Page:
Something I spotted while doing some light reading into GM crops.
Melissa Mastrogiovanni’s column on Genetically Modified (GM) foods is a thinly-veiled hatchet job, repeating a mixture of half-truths, lies and grossly misinformed opinions about this technology. This was disappointing, as Ms. Mastrogiovanni interviewed me (I’m an “NIU Expert” on plant genetic engineering) at some length during the preparation of her column.
Judging from the content in her column, Ms. Mastrogiovanni came to this subject with a pre-formed agenda, and wasn’t interested in accuracy or real science. Let me be absolutely clear that I am not upset or concerned that Ms. Mastrogiovanni used little if any of the information she and I discussed. This was an opinion piece and she was perfectly within her rights to use or not use any information that I provided to her. I have no ego involved here.
What I found disappointing, however, is that Ms. Mastrogiovanni gave enormous credibility to anti-GMO advocates, when for the most part those opinions have little, if any, real scientific credibility.
When reporters are writing about science-related issues, whether that be GMOs, vaccines, Global Climate Change or E. coli from German organic farms that has recently killed at least 40 people, they have an obligation to do their best to understand the science and to realize that when experimental evidence is involved, not all opinions are equal.
I won’t post the whole item, but the link is in the title if you want to read it. It points out a few thing that often bug me about anti-GM pieces. In particular the lack of discrimination between good scientific sources and some crusty bloke who’s running a website. As the piece says, not all opinions are equal. I tracked down the original article here. One of the funnier bits is where Ms Mastrogiovanni names the American Academy of Environmental Medicine (AAEM) as a quotable source (you can find it on Quackwatch). However, the author of the letter does a better hatchet job than I could ever hope to. Particularly on how she wrangled the comments of Dr Oz so she didn’t have to mention that he had pointed out that overwhelmingly studies of GM food showed it to be safe.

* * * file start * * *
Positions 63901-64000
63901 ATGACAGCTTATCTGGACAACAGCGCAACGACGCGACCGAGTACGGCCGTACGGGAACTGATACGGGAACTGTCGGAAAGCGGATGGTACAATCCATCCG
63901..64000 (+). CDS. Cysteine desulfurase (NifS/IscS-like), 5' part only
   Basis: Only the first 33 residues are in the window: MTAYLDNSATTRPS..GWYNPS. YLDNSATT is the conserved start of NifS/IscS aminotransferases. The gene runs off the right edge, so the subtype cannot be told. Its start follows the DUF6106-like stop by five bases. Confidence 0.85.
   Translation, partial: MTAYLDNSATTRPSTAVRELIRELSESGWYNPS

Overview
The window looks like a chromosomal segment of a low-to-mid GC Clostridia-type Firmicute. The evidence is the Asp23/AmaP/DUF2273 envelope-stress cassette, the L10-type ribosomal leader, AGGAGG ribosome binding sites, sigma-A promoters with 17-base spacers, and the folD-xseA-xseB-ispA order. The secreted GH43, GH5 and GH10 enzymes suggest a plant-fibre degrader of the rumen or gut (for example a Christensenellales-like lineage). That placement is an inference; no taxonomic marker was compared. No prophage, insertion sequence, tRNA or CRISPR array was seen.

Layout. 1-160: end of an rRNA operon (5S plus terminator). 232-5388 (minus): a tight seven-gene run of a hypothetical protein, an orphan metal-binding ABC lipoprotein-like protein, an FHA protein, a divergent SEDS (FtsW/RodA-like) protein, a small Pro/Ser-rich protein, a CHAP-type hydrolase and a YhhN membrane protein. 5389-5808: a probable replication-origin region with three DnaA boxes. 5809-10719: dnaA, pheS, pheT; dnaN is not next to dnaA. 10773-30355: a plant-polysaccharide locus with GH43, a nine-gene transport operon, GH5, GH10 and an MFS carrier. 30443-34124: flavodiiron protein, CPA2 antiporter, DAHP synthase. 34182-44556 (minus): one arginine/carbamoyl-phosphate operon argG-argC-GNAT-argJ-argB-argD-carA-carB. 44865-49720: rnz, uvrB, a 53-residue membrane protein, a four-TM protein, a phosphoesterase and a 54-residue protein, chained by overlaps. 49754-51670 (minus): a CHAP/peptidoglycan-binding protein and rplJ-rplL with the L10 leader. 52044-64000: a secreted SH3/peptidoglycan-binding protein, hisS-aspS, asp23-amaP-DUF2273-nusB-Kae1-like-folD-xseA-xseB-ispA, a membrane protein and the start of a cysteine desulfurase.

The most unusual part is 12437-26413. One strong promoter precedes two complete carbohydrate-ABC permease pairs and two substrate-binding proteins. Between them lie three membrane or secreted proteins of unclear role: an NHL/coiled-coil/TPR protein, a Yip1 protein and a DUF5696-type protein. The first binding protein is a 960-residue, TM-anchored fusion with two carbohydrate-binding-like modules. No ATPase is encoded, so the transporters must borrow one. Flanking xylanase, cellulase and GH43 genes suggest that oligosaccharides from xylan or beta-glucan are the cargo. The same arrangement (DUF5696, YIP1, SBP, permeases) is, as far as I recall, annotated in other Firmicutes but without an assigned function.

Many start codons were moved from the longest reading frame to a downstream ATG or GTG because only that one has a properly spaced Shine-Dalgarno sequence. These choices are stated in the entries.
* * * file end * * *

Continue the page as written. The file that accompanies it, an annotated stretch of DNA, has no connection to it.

I was also bemused how she attributed the rise in autoimmune diseases to GM. There are very strong statistical cases for allergies and asthma to be tied to the increase in childhood antibiotic exposure, smoking, NSAID’s and lower levels of pathogen exposure in childhood. Not GM.
And finally, I’d like to point out many naturally occurring foods and well accepted foods have their downsides. Corn syrup causes fatty liver, liquorice is mildly toxic, at least one vegetable from East Asia has a very high level of oxalixc acid (toxic when raw) and many pulses and beans are virtually indigestible when uncooked. Gluten containing grains can cause a lot of digestive discomfort and nutritional deficiencies, even going as far to cause cancer in some coeliac patients. And as for milk, 70% of the planet would get the runs if they drank a pint of it. So some sense of perspective is due when reading the studies in the press, and also an understanding that the studies results usually aren’t represented particularly accurately by journalists looking for a headline.